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Stokesdale teen drops monster drop-tine buck in Rockingham County

Joe Willard, a 16-year-old Stokesdale man finally got his chance to arrow his biggest bow buck ever right after changing up his stand to a new wind direction and managing soggy conditions. And his trophy wasn’t just any buck. It was a 155-inch monster he and his father had been watching for over four years on film.  

“My father saw him running with another buck four years ago and he was a big buck then too,” said Willard. “We think the buck is somewhere in the ballpark of 8 ½ years old.” 

October 16 at 6:44 am

Top 4 tips to catch more flounder

Take a horse-carriage tour through Wilmington and you’ll learn that no Civil War battles took place in the city; the battle for this town happened on the ocean. For Capt. Dennis Barbour of Island Tackle & Hardware, the war is still there, but instead of North vs. South, it’s man vs. flounder. 

Barbour has a few tips that can help anglers land more flounder in these waters, which are littered with civil war wrecks, the remnants of mostly Yankee ships that sunk while blockading or bombarding Fort Fisher. These remnants are what the flounder come for, and it’s what keeps Barbour and other anglers coming back too. A few tips from Barbour can help other anglers land their share of these flatfish.

October 15 at 8:09 am

Went on a fishing trip and a deer hunt broke out

 Video Included

While venturing to one of the nearshore wrecks to do a little fishing this morning, Capt. Dennis Barbour of Island Tackle & Hardware thought the day was starting out in pretty normal fashion. He spotted some porpoises jumping, lots of seagulls diving, dozens of pelicans resting on the water's surface, and an 8-point buck, swimming more than 1/2-mile offshore, and heading to the Gulf Stream.

Barbour and his fishing partners were a little stunned once it registered in their brains that this mass of antlers atop the water wasn't a pelican, so they circled back around for a second look.

October 14 at 4:24 pm

5 tips for crankbait fishing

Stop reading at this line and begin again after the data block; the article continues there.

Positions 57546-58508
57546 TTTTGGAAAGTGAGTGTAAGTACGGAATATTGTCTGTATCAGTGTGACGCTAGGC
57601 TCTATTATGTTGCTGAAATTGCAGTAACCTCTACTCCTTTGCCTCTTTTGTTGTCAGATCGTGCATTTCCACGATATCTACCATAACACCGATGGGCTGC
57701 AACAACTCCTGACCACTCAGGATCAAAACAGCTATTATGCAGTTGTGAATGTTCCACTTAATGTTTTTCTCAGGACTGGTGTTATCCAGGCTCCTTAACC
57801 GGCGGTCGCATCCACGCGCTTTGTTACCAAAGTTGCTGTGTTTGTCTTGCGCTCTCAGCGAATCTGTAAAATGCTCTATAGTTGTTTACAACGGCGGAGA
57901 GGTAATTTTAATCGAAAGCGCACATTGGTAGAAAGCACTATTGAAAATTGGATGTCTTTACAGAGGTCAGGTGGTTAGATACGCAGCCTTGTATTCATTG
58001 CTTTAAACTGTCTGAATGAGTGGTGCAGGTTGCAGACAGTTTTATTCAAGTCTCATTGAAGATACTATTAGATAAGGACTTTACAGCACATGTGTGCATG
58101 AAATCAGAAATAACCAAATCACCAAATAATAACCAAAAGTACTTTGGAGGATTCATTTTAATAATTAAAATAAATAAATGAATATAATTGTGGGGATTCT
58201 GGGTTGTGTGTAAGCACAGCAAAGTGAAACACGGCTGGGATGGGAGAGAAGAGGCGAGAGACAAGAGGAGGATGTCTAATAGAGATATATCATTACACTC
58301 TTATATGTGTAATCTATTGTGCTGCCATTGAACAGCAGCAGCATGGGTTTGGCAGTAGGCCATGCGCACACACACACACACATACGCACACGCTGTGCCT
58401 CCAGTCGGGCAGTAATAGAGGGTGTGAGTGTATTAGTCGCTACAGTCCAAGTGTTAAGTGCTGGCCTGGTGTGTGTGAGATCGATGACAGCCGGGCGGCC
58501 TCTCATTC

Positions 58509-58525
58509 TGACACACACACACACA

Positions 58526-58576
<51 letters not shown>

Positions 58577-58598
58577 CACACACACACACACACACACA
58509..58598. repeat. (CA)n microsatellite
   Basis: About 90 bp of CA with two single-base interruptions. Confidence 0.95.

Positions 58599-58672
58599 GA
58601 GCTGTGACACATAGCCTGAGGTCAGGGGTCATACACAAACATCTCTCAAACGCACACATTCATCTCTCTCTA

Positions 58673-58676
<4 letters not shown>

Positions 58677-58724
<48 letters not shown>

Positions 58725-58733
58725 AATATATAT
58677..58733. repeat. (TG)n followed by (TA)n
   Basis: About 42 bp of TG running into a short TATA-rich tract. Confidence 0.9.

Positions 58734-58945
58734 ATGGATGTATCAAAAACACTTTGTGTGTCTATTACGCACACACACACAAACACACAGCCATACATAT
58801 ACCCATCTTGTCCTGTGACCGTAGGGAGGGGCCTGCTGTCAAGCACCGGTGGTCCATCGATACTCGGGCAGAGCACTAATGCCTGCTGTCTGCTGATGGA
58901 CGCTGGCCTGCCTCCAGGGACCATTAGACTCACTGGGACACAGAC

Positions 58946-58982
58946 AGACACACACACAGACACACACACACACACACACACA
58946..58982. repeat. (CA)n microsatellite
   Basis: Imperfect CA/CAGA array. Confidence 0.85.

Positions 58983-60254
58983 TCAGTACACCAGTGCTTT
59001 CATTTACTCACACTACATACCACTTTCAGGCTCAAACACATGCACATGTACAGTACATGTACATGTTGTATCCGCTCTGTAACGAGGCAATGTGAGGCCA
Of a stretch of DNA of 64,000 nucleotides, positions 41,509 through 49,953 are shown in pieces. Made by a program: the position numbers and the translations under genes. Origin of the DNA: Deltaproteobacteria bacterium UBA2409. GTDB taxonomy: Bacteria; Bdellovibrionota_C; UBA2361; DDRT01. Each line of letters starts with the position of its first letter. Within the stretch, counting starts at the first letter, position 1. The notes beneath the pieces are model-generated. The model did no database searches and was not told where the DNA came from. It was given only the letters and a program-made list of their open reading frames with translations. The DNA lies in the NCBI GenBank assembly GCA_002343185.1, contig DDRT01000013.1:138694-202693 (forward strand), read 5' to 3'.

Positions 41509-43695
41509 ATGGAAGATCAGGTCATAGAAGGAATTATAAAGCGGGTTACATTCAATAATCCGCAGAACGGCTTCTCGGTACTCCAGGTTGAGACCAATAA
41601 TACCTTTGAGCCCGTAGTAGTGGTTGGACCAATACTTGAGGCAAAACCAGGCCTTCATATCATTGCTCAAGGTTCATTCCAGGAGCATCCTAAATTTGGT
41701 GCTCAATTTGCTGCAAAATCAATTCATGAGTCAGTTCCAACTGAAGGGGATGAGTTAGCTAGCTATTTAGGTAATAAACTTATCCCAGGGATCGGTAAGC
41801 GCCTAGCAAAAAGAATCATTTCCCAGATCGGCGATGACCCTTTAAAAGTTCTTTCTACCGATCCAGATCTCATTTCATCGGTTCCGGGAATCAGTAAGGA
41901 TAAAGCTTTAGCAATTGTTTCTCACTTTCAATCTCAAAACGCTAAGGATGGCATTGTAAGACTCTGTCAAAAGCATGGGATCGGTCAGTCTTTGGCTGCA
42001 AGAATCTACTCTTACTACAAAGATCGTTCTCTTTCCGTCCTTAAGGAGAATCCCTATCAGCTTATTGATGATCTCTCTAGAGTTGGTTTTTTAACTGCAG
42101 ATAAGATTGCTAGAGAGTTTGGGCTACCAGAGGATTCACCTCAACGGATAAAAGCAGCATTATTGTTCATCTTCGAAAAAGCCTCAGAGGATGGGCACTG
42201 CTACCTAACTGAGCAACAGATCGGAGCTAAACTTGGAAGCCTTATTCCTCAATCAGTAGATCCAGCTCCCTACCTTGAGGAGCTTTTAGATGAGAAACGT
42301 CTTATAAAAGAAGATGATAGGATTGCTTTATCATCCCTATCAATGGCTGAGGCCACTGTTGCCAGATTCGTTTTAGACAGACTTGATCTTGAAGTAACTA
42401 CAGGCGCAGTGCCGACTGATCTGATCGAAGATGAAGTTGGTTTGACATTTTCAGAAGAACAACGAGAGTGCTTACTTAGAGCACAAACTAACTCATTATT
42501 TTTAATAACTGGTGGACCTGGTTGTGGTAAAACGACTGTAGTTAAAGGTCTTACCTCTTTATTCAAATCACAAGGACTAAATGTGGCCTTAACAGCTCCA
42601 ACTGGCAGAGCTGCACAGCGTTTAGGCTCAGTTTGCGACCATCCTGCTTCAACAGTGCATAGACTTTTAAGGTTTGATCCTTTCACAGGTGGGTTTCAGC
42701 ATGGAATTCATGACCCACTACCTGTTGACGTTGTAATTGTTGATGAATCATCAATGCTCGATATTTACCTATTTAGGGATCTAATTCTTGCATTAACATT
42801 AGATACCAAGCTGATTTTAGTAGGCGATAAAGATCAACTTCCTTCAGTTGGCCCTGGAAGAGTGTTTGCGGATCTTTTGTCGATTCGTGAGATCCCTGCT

Crankbaits are great baits for largemouth bass, and the fall is a great time to use them. These lures don’t require any special techniques when reeling them in, they cover lots of water quickly, and crankbaits are available to cover any water depths. Sill, many anglers can help their chances with these lures by using a handful of tips. 

Tip number 1: Use fluorocarbon line. Unlike braided line or monofilament, fluorocarbon line sinks, which helps in many ways with crankbaits. It may not seem like it can make much difference, but especially when using deep-diving crankbaits, it can help get the lure down more quickly, and can help keep it down. It also helps keep the line from tangling on the lure like braids and mono can when pausing during the retrieve.

October 13 at 6:45 am

Rainbow trout being stocked in Hanging Rock State Park

Hanging Rock State Park is getting a boost to its lake on Oct 12. The NCWRC and the NC State Parks Commission is stocking 1200 catchable-size rainbow trout. This is the second stocking of rainbow trout in the lake, and it offers anglers the unique opportunity of catching trout in an area other than traditional trout waters. 

The earlier rainbow trout stocking took place in April, and the NCWRC reported it as an instant highlight for anglers, said NCWRC Fisheries Biologist Kin Hodges.

October 12 at 6:38 am

Bryson City hosing Smoky Mountain Fly Fishing Festival Oct 10